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SAGE KE Bulletin Board

Hasta la vista, amyloid cascade hypothesis, OR will academic dishonesty yield Alzheimer's cure?

26 May 2003

Alexei R. Koudinov

Kenneth Blum
Neuron, Cell Press
1100 Massachusetts Avenue,
Cambridge, MA 02138

cc: Nobel Foundation, Alzheimer�s neuroscientists worldwide

Editor,

I do not agree with (rather the doubt) your commentary [1] statement (associated with featured Neuron article of May 22, 2003 entitled �Antibodies against b-amyloid slow cognitive decline in Alzheimer's disease�[2]) that i) "the effects of antibody production are impressive� and that ii) �the findings presented are important in providing further evidence for the validity of the prevailing working hypothesis, the Amyloid Cascade Hypothesis�. The doubt is implied in the opinion of a top-level Alzheimer�s researcher David Holtzman [3], and editor-in-chief of the top-level American experimental biology FASEB Journal Vincent Marchesi [4].

Dr. Holtzman found that �the title and some of the conclusions of this study are not yet justified� [3]. He specifies that �the plasma and CSF Ab levels are not interpretable with the technique used here.� Dr. Marchesi is �concerned about the different results that are reported for the ELISA tests and the authors' tissue amyloid plaque assay� (TAPIR) [4]. Dr. Marchesi asks: �Can we rule out some nonspecific immunological reactions that cause improvement independent of the ability of the antibodies to bind to Ab?� No, we can not. Moreover, I did not find experimental evidence that TAPIR assay detects specifically Ab, not some other constituent of the amyloid plaque [2,5]. Many studies showed great number of proteins in amyloid plaques (while amyloid beta deposition was reported in a number of human disorders including cardio-vascular pathology and several other neurodegenerative diseases [6]). Therefore, biological effects of Ab (that Hock et al. [2] as well as the Winblad and Blum [1] are blindly ignoring [7]) may trigger some biochemical changes [8,9] and cause �nonspecific immunological reactions� [4].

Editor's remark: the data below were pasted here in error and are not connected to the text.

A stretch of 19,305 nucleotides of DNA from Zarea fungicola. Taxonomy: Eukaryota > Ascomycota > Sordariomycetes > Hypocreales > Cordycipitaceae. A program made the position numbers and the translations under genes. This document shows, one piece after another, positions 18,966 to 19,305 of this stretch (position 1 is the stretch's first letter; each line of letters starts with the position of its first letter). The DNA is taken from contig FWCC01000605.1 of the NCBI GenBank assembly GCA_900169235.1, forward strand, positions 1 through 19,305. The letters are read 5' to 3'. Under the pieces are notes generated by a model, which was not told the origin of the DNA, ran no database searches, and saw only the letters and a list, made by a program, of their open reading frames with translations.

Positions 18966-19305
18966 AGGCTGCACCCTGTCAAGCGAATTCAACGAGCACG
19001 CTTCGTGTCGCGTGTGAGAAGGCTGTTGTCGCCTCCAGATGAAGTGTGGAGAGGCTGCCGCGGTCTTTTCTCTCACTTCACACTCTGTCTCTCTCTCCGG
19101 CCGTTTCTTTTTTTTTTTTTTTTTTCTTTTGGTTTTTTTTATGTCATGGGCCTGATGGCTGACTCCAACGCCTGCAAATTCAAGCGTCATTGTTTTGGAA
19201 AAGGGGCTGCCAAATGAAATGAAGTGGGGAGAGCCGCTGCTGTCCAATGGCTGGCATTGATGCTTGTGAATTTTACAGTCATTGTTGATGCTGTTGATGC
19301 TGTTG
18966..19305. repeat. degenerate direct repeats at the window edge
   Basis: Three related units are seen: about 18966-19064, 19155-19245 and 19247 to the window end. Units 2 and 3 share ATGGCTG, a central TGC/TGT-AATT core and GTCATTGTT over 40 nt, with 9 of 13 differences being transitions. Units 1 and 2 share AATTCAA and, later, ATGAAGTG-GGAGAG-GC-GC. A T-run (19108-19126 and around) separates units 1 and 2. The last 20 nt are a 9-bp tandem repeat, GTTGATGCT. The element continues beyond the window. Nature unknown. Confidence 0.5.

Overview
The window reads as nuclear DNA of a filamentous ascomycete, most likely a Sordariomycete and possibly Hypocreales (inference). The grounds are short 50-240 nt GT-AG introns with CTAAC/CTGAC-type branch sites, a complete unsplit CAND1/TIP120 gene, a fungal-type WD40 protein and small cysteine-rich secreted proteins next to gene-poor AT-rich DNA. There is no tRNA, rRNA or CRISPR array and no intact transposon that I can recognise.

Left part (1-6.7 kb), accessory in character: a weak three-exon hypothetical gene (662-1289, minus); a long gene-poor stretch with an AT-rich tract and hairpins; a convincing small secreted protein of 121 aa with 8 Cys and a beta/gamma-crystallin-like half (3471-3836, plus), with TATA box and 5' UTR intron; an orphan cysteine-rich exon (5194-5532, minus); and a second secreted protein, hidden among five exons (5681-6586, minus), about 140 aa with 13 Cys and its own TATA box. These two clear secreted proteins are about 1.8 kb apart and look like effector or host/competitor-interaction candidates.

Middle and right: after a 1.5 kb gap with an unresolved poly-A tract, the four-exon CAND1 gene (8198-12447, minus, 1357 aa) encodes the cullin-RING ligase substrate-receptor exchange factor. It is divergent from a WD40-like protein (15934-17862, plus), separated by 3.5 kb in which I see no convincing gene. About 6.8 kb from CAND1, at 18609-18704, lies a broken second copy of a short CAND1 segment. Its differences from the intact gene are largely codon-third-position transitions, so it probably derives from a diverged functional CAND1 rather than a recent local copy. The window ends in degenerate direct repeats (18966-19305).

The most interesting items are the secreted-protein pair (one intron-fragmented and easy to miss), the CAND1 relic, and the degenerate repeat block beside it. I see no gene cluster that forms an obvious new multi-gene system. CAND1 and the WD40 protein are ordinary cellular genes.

�The title and some of the conclusions of this [Neuron, Ref.2] study are not yet justified� 

(David Holtzman, Alzheimer's Potamkin Prize 2003 winner, see Ref. 3).

I would call Neuron article [2] and associated commentary [1] a bias in favor of the expired amyloid dogma-based Alzheimer�s therapy approach in case of a confidence of the authors' conflict of interest. Zurich group article acknowledgment claims that there is no conflict: �the authors declare that they have no competing financial interests related to Elan/Wyeth-Ayerst.� Prof. Dr. Roger Nitsch institutional web site [10], however, indicates that his research is funded by �AHP-Wyeth-Elan", a reasonable situation for a researchers performing clinical study �to the pharmaceutical companies ELAN and WEYTH multi-center vaccination trial of Alzheimer's disease� [11]. Dr. Nitsh also chaired the symposium on Alzheimer�s disease on July 15, 1999 during the IBRO Congress 1999 in Jerusalem [12]. This symposium was �kindly supported by Elan Pharmaceuticals, NeoTherapeutics, Parke Davis�, indicating a situation, fitting the conflict of interests definition by BMJ [13], a major general medicine journal.
 

�Science, and biomedical science in particular, is competitive, and for many is a pursuit that generates considerable passion and emotion. No wonder, then, that competing scientists working in the most competitive disciplines occasionally come to blows. Research into HIV and Alzheimer disease seems to suffer more than most in this respect. Judging by recent events, this reputation seems justified, at least for the Alzheimer field. 

Repeating the charges and details of these cases here would only serve to highlight a small number of individuals who are in fact only a subset of a much larger community of biomedical researchers balancing the often conflicting demands of academia and commerce.�